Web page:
The “deal of the century” is a farce. We suspected that, of course, but, upon his return from Washington, Israeli Prime Minister Benjamin Netanyahu revealed in more detail why the long-anticipated plan of the administration of US President Donald Trump has no basis in reality.
Netanyahu told his Cabinet that there are “no concrete details” to report on the US peace plan. One has to suspect that the “plan” was, all along, the US disavowal of the so-called peace process and the dropping of the “honest peace broker” act.
In fact, that much has been achieved, especially with the US decision last December to accept Israel’s illegal annexation of occupied East Jerusalem and agreement to move the US embassy from Tel Aviv to Jerusalem.
Since then, Israel has initiated a clear strategy to annexing the West Bank. Its top officials are contending that the “two-state solution” is not even deserving of a conversation.
“We are done with that,” said Israel’s education minister, in recent remarks to students in New York. “They have a Palestinian state in Gaza.”
The Palestinian Authority (PA) of Mahmoud Abbas was, thus, left with the inviable position. It is lashing out left and right, convulsing like a wounded animal.
It is hard to imagine that, at the moment, Abbas is orbiting within a grand strategy of any kind. Random statements, attacks on his Palestinian rivals, the Israelis and the Americans – mostly for betraying him – is all that seems to keep his name in the news.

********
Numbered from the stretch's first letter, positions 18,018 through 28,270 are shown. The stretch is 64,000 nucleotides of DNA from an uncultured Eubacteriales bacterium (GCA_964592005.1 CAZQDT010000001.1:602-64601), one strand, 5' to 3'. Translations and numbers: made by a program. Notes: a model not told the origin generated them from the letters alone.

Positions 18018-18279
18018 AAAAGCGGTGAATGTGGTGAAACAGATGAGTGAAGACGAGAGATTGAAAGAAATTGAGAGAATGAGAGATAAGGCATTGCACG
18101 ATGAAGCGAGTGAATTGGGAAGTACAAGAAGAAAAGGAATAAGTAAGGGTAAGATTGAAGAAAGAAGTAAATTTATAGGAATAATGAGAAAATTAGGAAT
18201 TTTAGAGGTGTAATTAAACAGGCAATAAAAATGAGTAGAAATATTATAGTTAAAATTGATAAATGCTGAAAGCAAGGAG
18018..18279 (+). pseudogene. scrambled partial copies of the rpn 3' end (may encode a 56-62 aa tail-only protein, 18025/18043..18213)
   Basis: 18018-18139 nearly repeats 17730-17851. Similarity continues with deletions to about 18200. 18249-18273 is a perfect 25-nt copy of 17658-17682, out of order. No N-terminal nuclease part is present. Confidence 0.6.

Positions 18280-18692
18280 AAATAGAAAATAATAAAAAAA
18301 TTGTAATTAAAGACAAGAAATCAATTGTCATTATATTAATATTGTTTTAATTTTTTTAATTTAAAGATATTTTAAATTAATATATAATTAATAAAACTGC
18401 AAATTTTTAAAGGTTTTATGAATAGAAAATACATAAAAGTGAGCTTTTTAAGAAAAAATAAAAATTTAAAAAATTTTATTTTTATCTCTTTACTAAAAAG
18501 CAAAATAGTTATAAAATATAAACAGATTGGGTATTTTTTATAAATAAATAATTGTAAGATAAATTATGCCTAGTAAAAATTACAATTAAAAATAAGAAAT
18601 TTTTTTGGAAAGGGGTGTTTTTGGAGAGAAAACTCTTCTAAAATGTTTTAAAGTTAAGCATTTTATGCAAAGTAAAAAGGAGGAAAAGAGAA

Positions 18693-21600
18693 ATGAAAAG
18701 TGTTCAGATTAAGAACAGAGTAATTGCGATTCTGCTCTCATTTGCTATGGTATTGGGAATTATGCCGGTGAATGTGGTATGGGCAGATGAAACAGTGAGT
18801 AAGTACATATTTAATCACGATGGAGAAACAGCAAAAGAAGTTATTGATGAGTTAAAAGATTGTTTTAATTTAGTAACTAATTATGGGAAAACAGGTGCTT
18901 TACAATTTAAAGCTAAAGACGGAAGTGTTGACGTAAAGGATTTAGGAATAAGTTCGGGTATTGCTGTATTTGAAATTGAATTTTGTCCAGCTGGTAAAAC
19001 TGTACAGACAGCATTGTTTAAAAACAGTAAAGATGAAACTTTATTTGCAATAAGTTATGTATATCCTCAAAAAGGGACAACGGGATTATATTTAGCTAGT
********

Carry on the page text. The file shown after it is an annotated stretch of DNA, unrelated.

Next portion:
“May God demolish his home,” was one of the statements attributed to the Palestinian leader, in response to Trump’s decision regarding Jerusalem.
That was on 14 January. A few days ago, Abbas referred to David Friedman, the ardently right-wing and pro-Israel US ambassador to Israel, as “son of a bitch”.
Friedman is an avid supporter of the illegal Jewish settlements, but name calling is not a promising sign of a constructive Palestinian strategy.
Abbas feels beleaguered, disowned by Washington and a victim of an elaborate US-Israeli plot that has cost Palestinians precious time and much land, while leaving Abbas with nothing but an embarrassing political legacy.
Abbas is not necessarily angry because the US has betrayed its role in the “peace process”. He is angry because he has, for years, perceived himself as a member in the American camp of “moderates” in the Middle East. Now, however, he matters not. The US government is notorious for betraying its allies.
The US, now run by the most pro-Israel administration in years, has no role for Abbas to play. They renounced him, just like that, and carried on to imagine a “solution” in Palestine that only serves the interests of Israel.
A recent meeting, chaired by leading pro-Israel officials in Washington, including Jared Kushner, was dubbed as a “brainstorming session” on how to solve the Gaza crisis. No Palestinian was involved in the conference.
Since Abbas has hung all his hopes on Washington, he is left with no plan B. The Europeans neither have the will, desire, nor political clout to replace the US. They have often served as lackeys to US foreign policy, and it would not be easy, if at all possible, for any European government to replace the US as the new “honest peace broker”.